A while back, I wrote here to introduce the MoarVM project, which aims to build a Virtual Machine specially tailored for the needs of NQP and Rakudo. Since then, a lot of progress has been made and the project has attracted a number of new contributors. So, it’s time for a round-up of the latest MoarVM news.
MoarVM Hosts NQP
Back when I first introduced MoarVM, we had a partly complete cross-compiler that used NQP on Parrot to parse NQP source code and build its AST, then turned it into MoarVM bytecode. This enabled us to cross-compile some of the NQP test suite to MoarVM. Since then, we’ve been improving the cross-compiler so it is able to translate NQP itself into MoarVM bytecode, as well as making the VM capable of doing the things that NQP requires to run.
In the last week, we’ve reached the point of having a self-hosted NQP on MoarVM that passes most of the NQP test suite. What does this really mean? That MoarVM is capable enough not only to run programs written in NQP, but also to run the NQP compiler (meaning it has pretty complete Perl 6 grammar support), its own backend code-generator and to be able to evaluate the result of this compilation.
We’re down to 5 files from t/nqp that either fail outright or fail some tests. I expect we’ll be able to get these fixed within the next week, and also make progress on the serialization tests. Beyond this, it will be time to start working on getting this self-hosted NQP able to build itself. At this point, the cross-compiler will no longer be needed, and the MoarVM backend code will migrate to the main NQP repository, joining the Parrot and JVM backends.
How slow is it?
I’ve been pushing pretty hard for us to focus on getting things working before getting things fast; for now keeping the code easy to work on and implementing features on the path to having a Rakudo on MoarVM is far, far more important. That said, there is already an encouraging result. While it’s not quite a fair test given the five of the 77 test files that do not run to completion, currently MoarVM can run the NQP test suite in 16s on my main development machine, This compares to 21s on Parrot (which means we come out ahead at startup time, execution time, or a mixture). While it’s not incredibly faster (though of course running lots of small test files is startup-dominated), it isn’t a bad starting point given we’ve barely scratched the surface of what we’ll be able to do in terms of optimization (for example, no JIT yet, known algorithmic issues in handling of GC inter-generational pointers, and comparatively little time invested in optimization all over the VM). By the way, thanks to its much greater start-up time, NQP on the JVM takes a huge 139s. However, much like in the story of the tortoise and the hare, leave things to run for long enough and the JVM backend still typically comes out ahead, sometimes very significantly so.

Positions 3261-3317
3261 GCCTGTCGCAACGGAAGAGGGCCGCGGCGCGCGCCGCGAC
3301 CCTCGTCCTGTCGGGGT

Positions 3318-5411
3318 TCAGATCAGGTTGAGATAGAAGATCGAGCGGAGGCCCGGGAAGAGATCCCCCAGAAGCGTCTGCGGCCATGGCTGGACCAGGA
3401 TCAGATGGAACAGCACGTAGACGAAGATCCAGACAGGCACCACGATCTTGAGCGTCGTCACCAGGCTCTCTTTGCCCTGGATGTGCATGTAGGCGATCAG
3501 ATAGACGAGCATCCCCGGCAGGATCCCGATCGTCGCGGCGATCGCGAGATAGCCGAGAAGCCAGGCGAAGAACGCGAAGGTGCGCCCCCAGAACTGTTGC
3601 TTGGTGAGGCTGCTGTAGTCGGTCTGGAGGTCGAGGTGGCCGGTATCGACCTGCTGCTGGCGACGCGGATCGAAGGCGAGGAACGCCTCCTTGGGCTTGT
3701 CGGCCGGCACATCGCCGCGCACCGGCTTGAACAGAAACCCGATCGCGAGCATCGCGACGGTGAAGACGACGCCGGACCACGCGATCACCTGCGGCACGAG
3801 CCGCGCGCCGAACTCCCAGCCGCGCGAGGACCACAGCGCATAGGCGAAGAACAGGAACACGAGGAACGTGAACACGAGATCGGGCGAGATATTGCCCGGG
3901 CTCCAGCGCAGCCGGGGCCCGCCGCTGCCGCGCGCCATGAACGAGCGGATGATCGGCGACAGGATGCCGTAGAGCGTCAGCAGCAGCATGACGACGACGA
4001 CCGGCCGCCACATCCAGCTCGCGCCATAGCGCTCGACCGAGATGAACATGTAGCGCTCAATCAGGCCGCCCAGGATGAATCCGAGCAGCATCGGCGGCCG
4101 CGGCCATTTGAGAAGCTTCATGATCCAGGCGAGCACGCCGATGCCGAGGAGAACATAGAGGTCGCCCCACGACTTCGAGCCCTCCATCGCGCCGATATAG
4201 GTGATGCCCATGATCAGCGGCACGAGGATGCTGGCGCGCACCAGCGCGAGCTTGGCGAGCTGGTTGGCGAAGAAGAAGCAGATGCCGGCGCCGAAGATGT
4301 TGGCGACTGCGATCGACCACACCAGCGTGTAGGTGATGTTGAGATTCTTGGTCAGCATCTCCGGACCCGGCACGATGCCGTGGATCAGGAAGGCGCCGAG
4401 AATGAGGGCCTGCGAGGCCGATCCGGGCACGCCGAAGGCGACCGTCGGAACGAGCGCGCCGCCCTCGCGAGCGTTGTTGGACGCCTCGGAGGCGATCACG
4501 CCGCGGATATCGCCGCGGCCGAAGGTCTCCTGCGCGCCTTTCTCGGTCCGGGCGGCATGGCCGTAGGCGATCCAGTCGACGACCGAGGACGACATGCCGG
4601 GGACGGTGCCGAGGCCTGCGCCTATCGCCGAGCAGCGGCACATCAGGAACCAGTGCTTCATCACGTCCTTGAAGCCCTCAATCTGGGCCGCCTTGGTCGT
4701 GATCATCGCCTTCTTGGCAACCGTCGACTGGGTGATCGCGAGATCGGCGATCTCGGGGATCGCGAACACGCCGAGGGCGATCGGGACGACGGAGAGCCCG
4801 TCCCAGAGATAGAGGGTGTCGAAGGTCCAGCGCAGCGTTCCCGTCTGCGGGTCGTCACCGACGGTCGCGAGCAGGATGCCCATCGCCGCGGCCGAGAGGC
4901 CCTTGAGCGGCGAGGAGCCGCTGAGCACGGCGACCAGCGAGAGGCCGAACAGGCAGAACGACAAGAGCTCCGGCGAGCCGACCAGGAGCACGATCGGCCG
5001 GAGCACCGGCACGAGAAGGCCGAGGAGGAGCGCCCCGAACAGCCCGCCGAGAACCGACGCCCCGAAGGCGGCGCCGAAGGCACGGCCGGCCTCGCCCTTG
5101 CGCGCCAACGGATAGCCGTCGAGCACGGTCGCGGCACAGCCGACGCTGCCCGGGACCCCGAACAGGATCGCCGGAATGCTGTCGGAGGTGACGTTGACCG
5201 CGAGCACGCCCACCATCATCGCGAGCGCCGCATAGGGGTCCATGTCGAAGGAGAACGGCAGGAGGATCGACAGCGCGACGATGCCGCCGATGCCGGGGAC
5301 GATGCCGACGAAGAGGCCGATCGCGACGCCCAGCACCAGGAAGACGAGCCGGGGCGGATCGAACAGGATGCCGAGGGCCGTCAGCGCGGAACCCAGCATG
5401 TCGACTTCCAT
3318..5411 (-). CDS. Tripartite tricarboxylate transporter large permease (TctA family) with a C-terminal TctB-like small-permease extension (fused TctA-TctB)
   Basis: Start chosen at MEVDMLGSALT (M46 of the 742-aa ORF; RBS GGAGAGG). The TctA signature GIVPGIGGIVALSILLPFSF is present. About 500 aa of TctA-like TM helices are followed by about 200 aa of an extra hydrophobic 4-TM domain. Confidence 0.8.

On memory usage, to compile and run a simple “hello, world” in NQP, MoarVM’s memory usage clocks in at just over half that which Parrot uses, which in turn clocks in at about half that of the hungry JVM. :-)
While the JVM backend doesn’t come out looking too awesome here resource usage wise unless you’re doing something long-running, it’s worth remembering that the JVM port of Rakudo is just a couple of months old, and the whole porting effort less than a year old. In that sense, we’ve a lot of room for improvement yet.
Goodbye APR, welcome libuv
Originally, MoarVM was using the Apache Portable Runtime for IO, multi-platform thread support and a handful of other things. By now, we’ve moved over to using libuv. This isn’t because there was anything inherently wrong with the APR, and while we’ve ended up not using it, I’ve come out with a positive impression of it. So, thanks to the APR developers! The primary reason we moved to using libuv instead was to ensure we can provide support for asynchronous I/O on a relatively wide variety of platforms. We were also using a mix of the atomic primitives from the APR and from libatomic_ops; we’ve now standardized completely on libatomic_ops for this.
Build and Dependencies
There’s a bunch of stuff I’m decent at doing, but build systems is not one of them. My first pass was a case of, “make something work, and hope somebody replaces it.” Happily, that has now happened, so the build system is in much better shape. We’ve also got things in place for building MoarVM as a shared library, and for pulling in varius dependencies while keeping them at enough of a distnace that we should be able to depend on system versions of them (trying to balance easy source builds with keeping future packagers happier).
Since becoming a public project, MoarVM has grown its contributor base. In total, 16 authors now show up in the commit log and I’d say we’re at around 5 core developers who commit notable things relatively often. I’m happy that people have felt inspired to contribute, and that things are progressing fairly swiftly now (I hoped we’d be a little further by this point, but my tuit supply over the summer was not what I’d hoped). Currently, it looks like the October NQP release will be the first to include MoarVM support, and from there we’ll focus on getting Rakudo onto MoarVM.